One of Jersey's leading historians, Ian Ronayne has a deep knowledge of the island's military past and its fortifications... but what would he do to fortify the island now?
When he’s not spending time researching his next book, you’ll find Ian out and about, sharing his extensive knowledge during guided tours with visitors and locals alike.
Tomorrow morning, he’ll be telling islanders about the ‘harbour that never was’ – the fascinating and farcical story of St. Catherine’s Breakwater – and exploring the bay’s many layers of history, ranging from Napoleonic-era towers to WWI spy stories, as part of Société Jersiaise’s Spring Walks programme.
Today, however, he’s turning his eye to the future – the things he thinks could be changed in Jersey to improve life for all islanders.
Here’s what Ian had to say…
OK. Hands up. Being a motorist means I’m as guilty as anyone for the volume of traffic on our roads. But that doesn’t mean I wouldn’t love to reduce it – partly at least so that driving in Jersey ceases to be such a frustrating experience.
Traffic queues crawling everywhere, at just about any time of the day. Traffic lights – temporary ones – springing up in unexpected places, often to allow patchy repairs to road surfaces dissolving under the weight of traffic. Please make driving fun again (at least till we’re forced from our cars).
Let me start by saying that I’ve tried hard to see the positives in our St Helier Waterfront… really hard. I’ve even defended it against all manner of naysayers in the past – it’s an innovative design, it gets well-used, I don’t mind the colour, it could be much worse.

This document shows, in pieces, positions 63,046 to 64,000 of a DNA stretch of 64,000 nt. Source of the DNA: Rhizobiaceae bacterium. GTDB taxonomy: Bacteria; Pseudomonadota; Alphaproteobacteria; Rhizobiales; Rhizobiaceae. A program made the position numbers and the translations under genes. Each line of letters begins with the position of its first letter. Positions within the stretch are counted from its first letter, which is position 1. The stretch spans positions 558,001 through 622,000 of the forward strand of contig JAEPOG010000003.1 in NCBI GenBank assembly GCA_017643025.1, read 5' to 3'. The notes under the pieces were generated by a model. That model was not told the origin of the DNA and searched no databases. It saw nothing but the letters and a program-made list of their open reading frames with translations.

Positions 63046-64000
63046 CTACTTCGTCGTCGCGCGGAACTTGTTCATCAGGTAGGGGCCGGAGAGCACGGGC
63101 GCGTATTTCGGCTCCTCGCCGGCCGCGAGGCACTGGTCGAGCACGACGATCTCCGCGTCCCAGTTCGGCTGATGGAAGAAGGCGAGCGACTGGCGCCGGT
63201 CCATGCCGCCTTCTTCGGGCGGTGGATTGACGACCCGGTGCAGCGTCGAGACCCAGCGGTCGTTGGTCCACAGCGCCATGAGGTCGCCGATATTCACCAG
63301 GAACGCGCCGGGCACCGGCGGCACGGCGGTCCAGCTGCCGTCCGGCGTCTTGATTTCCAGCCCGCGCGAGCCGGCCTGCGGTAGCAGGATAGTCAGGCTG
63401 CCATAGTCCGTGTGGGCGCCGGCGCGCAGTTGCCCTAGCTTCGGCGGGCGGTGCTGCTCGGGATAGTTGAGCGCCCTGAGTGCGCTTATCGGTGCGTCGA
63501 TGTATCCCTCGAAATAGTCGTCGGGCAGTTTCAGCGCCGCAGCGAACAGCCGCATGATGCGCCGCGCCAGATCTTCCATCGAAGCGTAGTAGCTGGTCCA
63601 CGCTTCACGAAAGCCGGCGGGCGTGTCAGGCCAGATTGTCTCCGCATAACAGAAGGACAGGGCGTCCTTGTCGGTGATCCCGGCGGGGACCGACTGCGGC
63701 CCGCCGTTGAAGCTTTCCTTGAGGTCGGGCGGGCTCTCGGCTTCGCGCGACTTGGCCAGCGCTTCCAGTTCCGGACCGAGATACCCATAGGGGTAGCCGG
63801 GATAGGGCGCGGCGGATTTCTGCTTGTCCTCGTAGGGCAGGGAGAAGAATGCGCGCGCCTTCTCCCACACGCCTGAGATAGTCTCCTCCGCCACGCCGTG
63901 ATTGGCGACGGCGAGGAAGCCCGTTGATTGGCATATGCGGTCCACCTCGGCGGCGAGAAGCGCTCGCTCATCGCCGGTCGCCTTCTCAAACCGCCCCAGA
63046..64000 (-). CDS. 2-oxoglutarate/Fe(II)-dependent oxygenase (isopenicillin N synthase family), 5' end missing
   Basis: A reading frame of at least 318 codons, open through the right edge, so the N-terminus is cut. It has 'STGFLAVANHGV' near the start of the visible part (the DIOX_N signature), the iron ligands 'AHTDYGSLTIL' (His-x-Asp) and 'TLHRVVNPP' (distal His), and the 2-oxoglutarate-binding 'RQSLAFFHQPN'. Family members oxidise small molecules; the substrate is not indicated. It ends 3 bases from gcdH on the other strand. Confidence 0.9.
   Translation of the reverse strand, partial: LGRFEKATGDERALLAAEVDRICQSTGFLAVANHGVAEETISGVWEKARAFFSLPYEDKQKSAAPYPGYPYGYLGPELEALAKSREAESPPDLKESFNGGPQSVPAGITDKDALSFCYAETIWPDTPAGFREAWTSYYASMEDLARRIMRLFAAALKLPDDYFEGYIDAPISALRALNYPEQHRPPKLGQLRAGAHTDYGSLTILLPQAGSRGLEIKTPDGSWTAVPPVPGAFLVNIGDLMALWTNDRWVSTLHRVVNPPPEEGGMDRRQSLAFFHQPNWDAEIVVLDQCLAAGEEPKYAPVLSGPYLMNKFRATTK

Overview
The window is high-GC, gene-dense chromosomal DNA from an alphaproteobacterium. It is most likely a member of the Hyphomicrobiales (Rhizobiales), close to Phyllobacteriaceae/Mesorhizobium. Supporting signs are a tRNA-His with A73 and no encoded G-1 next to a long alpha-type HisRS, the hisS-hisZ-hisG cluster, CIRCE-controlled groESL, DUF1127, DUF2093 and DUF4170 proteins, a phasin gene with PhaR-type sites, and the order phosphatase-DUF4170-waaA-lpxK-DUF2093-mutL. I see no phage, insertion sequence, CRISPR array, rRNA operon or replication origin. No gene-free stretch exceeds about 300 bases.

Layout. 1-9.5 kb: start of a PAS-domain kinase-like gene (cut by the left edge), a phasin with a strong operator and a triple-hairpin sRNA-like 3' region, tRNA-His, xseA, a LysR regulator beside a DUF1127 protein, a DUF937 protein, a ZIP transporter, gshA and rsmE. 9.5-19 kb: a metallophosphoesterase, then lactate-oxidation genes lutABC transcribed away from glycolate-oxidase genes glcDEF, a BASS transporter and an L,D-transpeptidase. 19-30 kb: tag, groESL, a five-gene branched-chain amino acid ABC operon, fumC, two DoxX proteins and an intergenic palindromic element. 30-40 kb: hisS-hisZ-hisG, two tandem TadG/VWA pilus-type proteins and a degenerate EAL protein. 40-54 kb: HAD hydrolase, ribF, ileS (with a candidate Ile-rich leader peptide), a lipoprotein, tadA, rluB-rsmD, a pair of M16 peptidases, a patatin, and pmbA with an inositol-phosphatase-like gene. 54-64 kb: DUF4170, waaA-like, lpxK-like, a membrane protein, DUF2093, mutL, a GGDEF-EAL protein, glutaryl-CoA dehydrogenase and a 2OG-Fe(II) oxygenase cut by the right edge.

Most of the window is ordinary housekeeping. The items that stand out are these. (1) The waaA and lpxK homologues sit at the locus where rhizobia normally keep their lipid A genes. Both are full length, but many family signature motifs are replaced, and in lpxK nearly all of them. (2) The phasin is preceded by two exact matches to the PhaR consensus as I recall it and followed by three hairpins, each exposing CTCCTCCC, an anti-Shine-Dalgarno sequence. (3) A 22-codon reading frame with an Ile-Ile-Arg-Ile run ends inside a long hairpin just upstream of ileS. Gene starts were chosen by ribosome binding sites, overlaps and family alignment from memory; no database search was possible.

Problem is, I don’t think it can be much worse. What could have been a magnificent asset turned out a mishmash of overbearing cubes or overdressed warehouses, some of which are starting to show their age. Where was the vision? Please find the clarity and courage to form and deliver one for the future.
What would Fort Regent’s designer, General John Humfrey, say if he was around today? His powerfully magnificent construction protected our island for more than 100 years. And when its proud military days were done, equally talented designers and engineers added its gleaming, sweeping, iconic roof and dome. From steadfast defence to multifunctional leisure – what a transformation, what an asset.
And yet, seemingly ceaseless efforts have gone into finding fault with the Fort, and to giving this so-called white elephant a ‘true purpose’. Casino, luxury hotel, conference centre, cinema … stop. Here’s an idea: how about a fort and leisure centre? Surely, those ideas are worth something?
How about some credit where credit’s due? We live in a beautiful island, have great schools, enjoy comprehensive transport links (outside of pandemics), walk along clean streets, access a broad employment market, possess a still vibrant high street, breathe fresh air, indulge in a great arts scene, and so on, and so on.
Somebody, sometime, somewhere, must have made some good decisions. And someone must be making them still – despite all the pronounced doom and gloom, it doesn’t seem that Jersey’s being steered headlong towards the rocks of recession or the chasm of societal collapse. Let’s please have a little more balance in our public conversations about Jersey and its future.
More like Florida, less like the Faroe Islands please. Enough said.